My kids were helping at the local thrift shop. My husband was gone to work. And after tidying up after a weekend of company, the house was quiet. Phew!
I knew there were a ton of things I had put off to focus on my busy week, but now I was at a loss. Nothing. Nothing would come. Ideas and thoughts bounced around in my head, but it was like reaching into a bowl of soup with your two fingers to pull out a crumb that has fallen inside. Each time you get close and pinch your fingers together to pull it out, you find it has slipped away. There’s nothing between your fingers. This can be rather maddening! And here the same thing was happening to my thoughts.
I began to recognize that this happened to me more often than it should. It seemed that when I had a spare moment, I couldn’t pinpoint anything productive to do. So I’d turn to social media “to collect my thoughts.” I’m sure you can see what a goofy plan that was. So in this situation . . . two hours passed and I was still scrolling when I heard the kids pull up. My solace was over, and I had accomplished nothing.
One day my seventeen year old son came into my room absolutely beaming. I asked him why he was so happy, and he made a list of everything he wanted to do that day: change out the brake pads on his car, spend an hour reading a book on flipping houses, call the local tech school to register for a class on diesel mechanics, and detail his other car to prepare for sale.
I just stared at him in awe. Not only did he have a plan, he was excited about it. Then it occurred to me . . . during only a few months he had knocked out more goals than most people do in a year.
I asked him what was making the difference for him, and he said it was simple. Each morning, as part of his A.M. routine, he would set goals for the day. The next morning he reviewed how he had done, and then he set new goals.
A genius idea? I sure thought so. I had heard of doing this hundreds of times throughout my life, but not necessarily from real people actually doing it.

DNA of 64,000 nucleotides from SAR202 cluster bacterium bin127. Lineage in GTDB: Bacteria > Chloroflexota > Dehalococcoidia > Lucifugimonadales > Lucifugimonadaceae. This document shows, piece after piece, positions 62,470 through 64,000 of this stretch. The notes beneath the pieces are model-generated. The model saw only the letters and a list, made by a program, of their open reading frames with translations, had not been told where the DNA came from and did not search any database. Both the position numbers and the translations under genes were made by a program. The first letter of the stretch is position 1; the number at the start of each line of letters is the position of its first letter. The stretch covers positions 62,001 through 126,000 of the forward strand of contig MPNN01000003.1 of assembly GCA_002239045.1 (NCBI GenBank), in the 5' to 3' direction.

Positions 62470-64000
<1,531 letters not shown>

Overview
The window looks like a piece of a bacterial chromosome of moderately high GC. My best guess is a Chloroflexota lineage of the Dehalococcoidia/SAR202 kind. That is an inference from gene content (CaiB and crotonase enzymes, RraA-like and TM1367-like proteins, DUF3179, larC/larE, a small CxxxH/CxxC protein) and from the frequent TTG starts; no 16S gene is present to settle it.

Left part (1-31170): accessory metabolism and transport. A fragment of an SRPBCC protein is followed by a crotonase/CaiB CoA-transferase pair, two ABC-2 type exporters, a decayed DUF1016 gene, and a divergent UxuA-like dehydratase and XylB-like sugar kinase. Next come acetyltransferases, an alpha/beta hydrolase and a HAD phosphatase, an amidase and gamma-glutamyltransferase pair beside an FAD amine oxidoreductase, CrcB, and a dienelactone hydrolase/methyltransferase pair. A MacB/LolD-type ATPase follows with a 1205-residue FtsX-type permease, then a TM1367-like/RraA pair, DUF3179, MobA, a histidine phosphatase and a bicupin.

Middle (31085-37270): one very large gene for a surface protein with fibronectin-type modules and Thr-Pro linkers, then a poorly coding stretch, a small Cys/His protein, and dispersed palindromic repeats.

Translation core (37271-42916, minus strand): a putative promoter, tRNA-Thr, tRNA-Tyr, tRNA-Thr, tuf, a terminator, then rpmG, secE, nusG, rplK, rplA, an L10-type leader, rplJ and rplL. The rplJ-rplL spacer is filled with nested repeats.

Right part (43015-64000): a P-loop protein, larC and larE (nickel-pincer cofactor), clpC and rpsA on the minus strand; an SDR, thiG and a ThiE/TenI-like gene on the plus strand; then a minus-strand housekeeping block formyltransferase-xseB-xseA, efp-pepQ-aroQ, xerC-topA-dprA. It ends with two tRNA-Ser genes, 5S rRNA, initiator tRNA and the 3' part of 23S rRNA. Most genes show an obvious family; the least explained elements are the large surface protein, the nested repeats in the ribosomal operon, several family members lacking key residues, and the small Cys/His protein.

I had to tweak it just a bit for me because I needed to wake up with a plan already in hand. I knew my brain tended to be a bit fried in the middle of a hectic day.
So . . . before going to bed each night, I started looking at my calendar and considering what my priorities were to accomplish the next day. I would take into account the things already scheduled for the day, and then maybe I’d set a goal to clean out a cupboard, check on a friend, write a thank you note, or read for fifteen minutes.
The first day after setting goals completely converted me. No joke. It took only once for me to see the benefit. When I had a moment by myself, instead of turning to my computer screen, I pulled out my list of goals. I didn’t have to think in the moment . . . I just moved.
Because I had planned ahead of time, I not only worked on goals during the lulls in between appointments, I started looking for little moments to sneak in a goal. I often complete my goals now before noon because it’s on my mind.
So what do I do if I’m ahead and I have a break in the afternoon? Good question.
I give myself a couple of options.
1. Maybe by this point I feel accomplished enough to just take a breather. That’s fair.
2. I may simply take note that I had more time than I had realized and add additional goals to my list that evening when I plan for the next day.
3. If I have any brain power in that moment, I may set a couple more goals for myself to knock out before dinner.
This has turned out to be one of just a handful of things that keeps me moving, helps me stay on track, and brings a smile to my face that almost matches my son’s.
Maybe give it a whirl. Do you prefer mornings or night?